This research programme aims to make contribution to comparative political and legal theory by studying the recent constitutional transformation in the Middle East in at least three grounds. First, in arguing that a constitution always comes into being as a result of a historical process and a decision (will), such historical-sociological context and power relations behind the creation of constitutions can be grappled with best by a realist political and legal theory. A realist approach sees constitutions as the ultimate battleground for the groups competing for power to constitute the foundational norms and values of society. Second, if a constitution is created by a decision, there is always an agency behind that decision that executes its will power. In democratic theory such agency is being defined as the people, but the people cannot manifest its will without a representative (e.g. a class, constituent assemblies, or conventions). To this end, a realist approach carefully examines the agency of Islamic political parties so as to understand the peculiarity of the constitution-making in the Middle-East. Peculiarity here is that the recent revolutions brought Islamic parties to government, but this has only helped destabilizing the new, or present, constitutions and weakening the hope for accommodation of Islamist groups in a liberal democratic and secular constitution. Third, a comparative realist approach examines both the Western and Islamic sources of legitimacy so as to have a nuanced understanding of the contemporary crises of legitimacy which now dominates the entire region. Such comparative study is necessary because the Western (secular) concepts and institutions such as constitution, freedom of association, competitive elections, parliamentarianism and liberal rights have already moved from the Western context to other regions, setting the agenda of political discourse.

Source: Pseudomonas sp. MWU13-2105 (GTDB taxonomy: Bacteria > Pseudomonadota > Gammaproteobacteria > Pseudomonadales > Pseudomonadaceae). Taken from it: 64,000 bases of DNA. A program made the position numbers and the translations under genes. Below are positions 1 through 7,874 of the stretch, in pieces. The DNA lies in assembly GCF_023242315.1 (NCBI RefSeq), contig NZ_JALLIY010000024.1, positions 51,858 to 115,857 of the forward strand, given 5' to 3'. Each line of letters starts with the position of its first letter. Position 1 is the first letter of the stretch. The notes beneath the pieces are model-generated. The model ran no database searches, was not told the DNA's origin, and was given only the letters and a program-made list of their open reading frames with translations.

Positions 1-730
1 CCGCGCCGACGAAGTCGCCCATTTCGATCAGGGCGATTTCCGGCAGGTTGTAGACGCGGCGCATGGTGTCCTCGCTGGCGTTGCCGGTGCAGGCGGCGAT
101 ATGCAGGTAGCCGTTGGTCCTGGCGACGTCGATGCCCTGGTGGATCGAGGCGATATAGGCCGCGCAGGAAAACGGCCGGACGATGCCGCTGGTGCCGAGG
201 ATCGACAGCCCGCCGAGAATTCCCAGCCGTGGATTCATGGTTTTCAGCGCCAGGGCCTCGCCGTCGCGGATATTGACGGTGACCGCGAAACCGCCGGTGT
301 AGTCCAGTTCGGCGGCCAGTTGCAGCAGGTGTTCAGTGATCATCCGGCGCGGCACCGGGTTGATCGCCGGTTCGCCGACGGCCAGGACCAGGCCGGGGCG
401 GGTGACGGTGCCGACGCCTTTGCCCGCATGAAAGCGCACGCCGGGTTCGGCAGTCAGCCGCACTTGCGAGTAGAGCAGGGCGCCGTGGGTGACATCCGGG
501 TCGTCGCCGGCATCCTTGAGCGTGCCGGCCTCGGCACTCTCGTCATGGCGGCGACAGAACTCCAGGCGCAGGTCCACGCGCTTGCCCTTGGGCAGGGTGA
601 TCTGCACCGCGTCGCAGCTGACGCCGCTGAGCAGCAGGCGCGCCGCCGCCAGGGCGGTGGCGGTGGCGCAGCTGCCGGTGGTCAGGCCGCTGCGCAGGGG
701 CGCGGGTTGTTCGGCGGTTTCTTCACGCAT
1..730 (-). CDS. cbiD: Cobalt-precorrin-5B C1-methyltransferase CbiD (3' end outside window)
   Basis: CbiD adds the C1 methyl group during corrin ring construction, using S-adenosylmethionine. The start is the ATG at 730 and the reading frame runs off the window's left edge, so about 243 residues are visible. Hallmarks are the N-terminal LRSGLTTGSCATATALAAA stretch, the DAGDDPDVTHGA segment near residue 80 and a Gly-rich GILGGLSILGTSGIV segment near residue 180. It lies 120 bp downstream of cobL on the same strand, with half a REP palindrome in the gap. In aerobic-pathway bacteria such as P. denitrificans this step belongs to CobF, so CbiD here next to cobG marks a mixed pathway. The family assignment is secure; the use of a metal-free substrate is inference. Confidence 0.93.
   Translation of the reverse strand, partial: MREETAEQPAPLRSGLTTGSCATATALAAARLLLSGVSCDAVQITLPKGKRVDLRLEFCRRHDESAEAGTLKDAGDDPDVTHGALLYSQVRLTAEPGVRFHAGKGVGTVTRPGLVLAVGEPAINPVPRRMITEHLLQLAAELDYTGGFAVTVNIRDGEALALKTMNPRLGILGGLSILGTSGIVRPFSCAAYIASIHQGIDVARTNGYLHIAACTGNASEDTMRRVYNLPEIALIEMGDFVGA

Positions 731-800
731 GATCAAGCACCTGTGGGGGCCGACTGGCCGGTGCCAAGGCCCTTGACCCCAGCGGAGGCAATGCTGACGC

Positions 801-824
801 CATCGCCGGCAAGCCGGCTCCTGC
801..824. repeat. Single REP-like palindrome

Field of science
- /social sciences/political science/political communication
Call for proposal
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